A slight increase of the joint strength was observed in hybrid joints with an overlap of 12.5 mm, but the load increase was smaller than the standard deviation obtained experimentally in the CFRP joints. The failure was cohesive in all specimens, and since the joint strength is more dependent on the adhesive rather than the adherends, this justifies the residual variation of joint strength as a function of hybrid joint configuration. For the 50 mm overlap, the CFRP joint suffered delamination. With the configurations CFRP-Al-CFRP and CFRP-Al-CFRP-Al-CFRP, the failure mechanism was also delamination, but less severe when in comparison with the reference joint (see Fig. 18). This suggests an increase in the peel strength of the adherends, since the peel stresses are the major cause for the occurrence of delamination [19]. Regarding joint strength, an increase in the failure load was also verified, more significant than the increases for the 12.5 mm overlap. The failure mechanism was different for the Al-CFRP-Al configuration. It was cohesive in the adhesive, indicating a further improvement in the through-thickness properties relative to the other configurations. The fact that the CFRP layer is located further away than the adhesive layer reduces the effect of the peel stresses at the edges of the overlap in the CFRP. Since the failure was cohesive, and despite of the presence of an adhesive failure in some points, a more significant increase in the lap shear strength was expected, corresponding to the shear strength value for the adhesive.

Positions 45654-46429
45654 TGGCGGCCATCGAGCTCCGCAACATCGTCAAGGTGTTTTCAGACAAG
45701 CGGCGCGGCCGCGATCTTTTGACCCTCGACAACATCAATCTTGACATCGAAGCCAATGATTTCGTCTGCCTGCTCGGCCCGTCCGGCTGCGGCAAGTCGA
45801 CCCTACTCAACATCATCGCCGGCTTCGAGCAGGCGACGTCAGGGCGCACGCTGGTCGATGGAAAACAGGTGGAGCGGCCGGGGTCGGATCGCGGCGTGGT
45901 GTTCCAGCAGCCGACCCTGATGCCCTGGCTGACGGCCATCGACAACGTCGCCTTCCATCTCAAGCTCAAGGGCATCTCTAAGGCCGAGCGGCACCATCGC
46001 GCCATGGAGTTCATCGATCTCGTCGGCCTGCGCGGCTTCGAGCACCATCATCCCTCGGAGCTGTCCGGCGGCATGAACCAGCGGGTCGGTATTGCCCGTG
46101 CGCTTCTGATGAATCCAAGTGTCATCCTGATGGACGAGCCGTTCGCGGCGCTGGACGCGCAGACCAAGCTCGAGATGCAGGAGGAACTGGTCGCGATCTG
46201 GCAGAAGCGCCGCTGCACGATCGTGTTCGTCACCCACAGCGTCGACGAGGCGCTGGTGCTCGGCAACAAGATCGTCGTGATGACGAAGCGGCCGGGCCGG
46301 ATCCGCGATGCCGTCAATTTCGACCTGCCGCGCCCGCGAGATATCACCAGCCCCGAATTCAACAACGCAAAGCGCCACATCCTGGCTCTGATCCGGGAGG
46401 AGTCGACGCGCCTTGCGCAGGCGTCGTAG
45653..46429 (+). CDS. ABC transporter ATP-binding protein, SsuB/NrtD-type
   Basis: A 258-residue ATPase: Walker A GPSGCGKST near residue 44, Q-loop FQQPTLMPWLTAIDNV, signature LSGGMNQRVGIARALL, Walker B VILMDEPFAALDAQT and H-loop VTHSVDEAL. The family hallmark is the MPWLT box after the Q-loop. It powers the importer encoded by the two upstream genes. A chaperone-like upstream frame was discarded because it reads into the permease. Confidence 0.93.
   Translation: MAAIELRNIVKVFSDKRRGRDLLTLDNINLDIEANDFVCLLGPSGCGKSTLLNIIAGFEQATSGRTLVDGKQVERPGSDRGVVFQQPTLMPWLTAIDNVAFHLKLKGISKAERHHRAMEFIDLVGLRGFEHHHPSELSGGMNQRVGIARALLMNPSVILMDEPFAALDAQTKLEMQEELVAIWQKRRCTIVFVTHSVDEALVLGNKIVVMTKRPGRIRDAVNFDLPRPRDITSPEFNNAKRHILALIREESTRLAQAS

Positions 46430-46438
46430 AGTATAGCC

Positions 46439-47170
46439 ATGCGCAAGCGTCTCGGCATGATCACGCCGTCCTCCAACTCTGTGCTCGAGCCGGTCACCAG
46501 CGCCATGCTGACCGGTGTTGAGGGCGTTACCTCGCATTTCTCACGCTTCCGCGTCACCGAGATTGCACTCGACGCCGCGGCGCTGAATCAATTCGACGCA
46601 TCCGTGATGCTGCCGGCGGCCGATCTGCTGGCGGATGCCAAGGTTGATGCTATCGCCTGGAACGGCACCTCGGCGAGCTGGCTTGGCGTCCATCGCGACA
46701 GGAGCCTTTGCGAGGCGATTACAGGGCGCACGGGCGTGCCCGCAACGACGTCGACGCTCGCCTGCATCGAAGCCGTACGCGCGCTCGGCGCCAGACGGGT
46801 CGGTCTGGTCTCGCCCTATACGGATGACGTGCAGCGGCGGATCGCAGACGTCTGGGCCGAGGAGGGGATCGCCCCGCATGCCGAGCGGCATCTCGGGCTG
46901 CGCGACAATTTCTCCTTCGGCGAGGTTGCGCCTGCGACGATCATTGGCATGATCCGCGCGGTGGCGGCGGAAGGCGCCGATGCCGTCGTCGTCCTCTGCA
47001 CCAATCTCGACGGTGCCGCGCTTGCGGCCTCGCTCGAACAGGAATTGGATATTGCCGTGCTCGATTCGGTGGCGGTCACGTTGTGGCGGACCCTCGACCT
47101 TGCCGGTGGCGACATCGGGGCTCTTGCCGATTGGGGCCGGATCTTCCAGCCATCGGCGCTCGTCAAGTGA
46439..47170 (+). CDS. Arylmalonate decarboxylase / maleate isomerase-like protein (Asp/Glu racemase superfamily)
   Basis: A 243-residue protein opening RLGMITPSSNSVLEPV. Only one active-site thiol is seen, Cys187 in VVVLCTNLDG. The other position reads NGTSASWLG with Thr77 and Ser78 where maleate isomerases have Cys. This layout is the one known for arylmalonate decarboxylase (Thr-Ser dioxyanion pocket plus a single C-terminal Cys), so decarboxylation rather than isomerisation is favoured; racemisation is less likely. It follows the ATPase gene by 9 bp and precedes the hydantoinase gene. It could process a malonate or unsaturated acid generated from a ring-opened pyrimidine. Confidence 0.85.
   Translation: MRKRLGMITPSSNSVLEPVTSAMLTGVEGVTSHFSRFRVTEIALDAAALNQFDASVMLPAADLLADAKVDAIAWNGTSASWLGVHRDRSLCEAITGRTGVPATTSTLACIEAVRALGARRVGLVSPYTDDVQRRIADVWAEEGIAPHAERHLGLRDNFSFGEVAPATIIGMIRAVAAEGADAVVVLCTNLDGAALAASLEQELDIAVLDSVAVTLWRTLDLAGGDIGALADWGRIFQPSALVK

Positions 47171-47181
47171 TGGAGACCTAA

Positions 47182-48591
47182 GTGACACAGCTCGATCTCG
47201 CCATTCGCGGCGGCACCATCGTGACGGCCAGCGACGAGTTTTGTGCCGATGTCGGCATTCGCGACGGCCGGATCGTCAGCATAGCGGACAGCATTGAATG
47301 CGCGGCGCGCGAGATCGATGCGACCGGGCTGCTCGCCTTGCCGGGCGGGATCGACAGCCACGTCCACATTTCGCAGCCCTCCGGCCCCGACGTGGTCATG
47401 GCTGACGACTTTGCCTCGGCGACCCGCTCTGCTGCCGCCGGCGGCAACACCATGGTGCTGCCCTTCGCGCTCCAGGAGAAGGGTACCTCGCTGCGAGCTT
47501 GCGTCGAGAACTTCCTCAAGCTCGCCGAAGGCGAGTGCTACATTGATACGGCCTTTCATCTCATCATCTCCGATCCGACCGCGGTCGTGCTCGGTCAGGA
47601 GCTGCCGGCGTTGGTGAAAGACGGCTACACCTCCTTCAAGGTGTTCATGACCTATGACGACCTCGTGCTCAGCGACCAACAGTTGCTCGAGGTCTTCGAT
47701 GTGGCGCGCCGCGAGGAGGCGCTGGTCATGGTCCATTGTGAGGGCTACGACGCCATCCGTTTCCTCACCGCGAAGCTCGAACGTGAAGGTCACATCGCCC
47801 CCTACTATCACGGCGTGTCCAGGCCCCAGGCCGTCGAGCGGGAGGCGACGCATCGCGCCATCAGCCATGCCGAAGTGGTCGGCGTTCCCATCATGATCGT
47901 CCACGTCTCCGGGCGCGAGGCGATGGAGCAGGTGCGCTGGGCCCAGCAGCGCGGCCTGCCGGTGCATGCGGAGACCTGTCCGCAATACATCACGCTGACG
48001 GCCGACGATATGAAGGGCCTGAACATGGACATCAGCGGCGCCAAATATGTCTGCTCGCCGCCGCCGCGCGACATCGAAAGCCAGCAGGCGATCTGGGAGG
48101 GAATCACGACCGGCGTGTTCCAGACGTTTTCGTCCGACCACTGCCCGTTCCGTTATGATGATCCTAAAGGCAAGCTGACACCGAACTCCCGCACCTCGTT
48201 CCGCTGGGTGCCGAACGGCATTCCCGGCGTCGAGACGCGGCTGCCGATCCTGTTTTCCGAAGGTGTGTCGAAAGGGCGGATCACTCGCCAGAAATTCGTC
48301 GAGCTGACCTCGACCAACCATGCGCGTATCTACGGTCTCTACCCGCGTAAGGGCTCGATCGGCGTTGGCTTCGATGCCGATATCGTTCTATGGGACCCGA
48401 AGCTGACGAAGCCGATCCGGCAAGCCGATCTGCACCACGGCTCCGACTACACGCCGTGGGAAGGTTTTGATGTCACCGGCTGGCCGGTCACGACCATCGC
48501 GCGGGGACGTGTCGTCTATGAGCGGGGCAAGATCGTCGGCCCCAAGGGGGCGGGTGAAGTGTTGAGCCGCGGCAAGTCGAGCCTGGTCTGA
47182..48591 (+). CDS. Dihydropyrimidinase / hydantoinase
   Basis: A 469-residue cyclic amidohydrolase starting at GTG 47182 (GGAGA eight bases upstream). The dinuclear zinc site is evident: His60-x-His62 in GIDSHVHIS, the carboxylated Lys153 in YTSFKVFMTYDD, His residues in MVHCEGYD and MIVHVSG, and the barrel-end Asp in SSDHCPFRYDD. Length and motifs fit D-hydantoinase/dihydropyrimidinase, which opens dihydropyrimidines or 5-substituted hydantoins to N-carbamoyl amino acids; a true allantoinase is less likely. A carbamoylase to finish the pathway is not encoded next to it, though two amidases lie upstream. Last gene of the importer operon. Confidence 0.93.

Table 3

Failure load and strength values for the CFRP and hybrid joints.

thumbnail Fig. 18

Comparison of the failure surfaces of hybrid joints with an overlap of 50 mm: (a) CFRP-only; (b) CFRP-Al-CFRP; (c) CFRP-Al-CFRP-Al-CFRP; (d) Al-CFRP-Al.

4 Numerical analysis of hybrid joints

Cohesive zone model (CZM) can predict the formation and propagation of cracks [20,21]. The triangular CZM, due to its simplicity, is widely used and provides good results for most of the real situations [22]. This cohesive law is based on a relation between stresses and relative displacements (in tension or shear) connecting paired nodes of the cohesive elements (Fig. 19), to simulate an initial elastic behaviour up to tn 0 (tension) or ts0 (shear). After the maximum stress is achieved, linear softening initiates. When the stress reaches the value of zero, no load can be transmitted, which is the same as saying that a crack has been created. δn and δs represent the normal and the shear maximum relative displacements, respectively.

FEA was performed using ABAQUS program (Dassault Systèmes Simulia Corp. Providence, RI, USA) using CZM by developing a 2D model to predict the failure loads and failure type for each hybrid metal laminates configuration. The adherends were modelled using a 4 node bilinear plane strain quadrilateral element (CPE4R), while the adhesive layer was modelled using a 4 node cohesive elements (COH2D4).

thumbnail Fig. 19

Traction-separation law with linear softening law available in ABAQUS®.

4.1 Thermal stress evaluation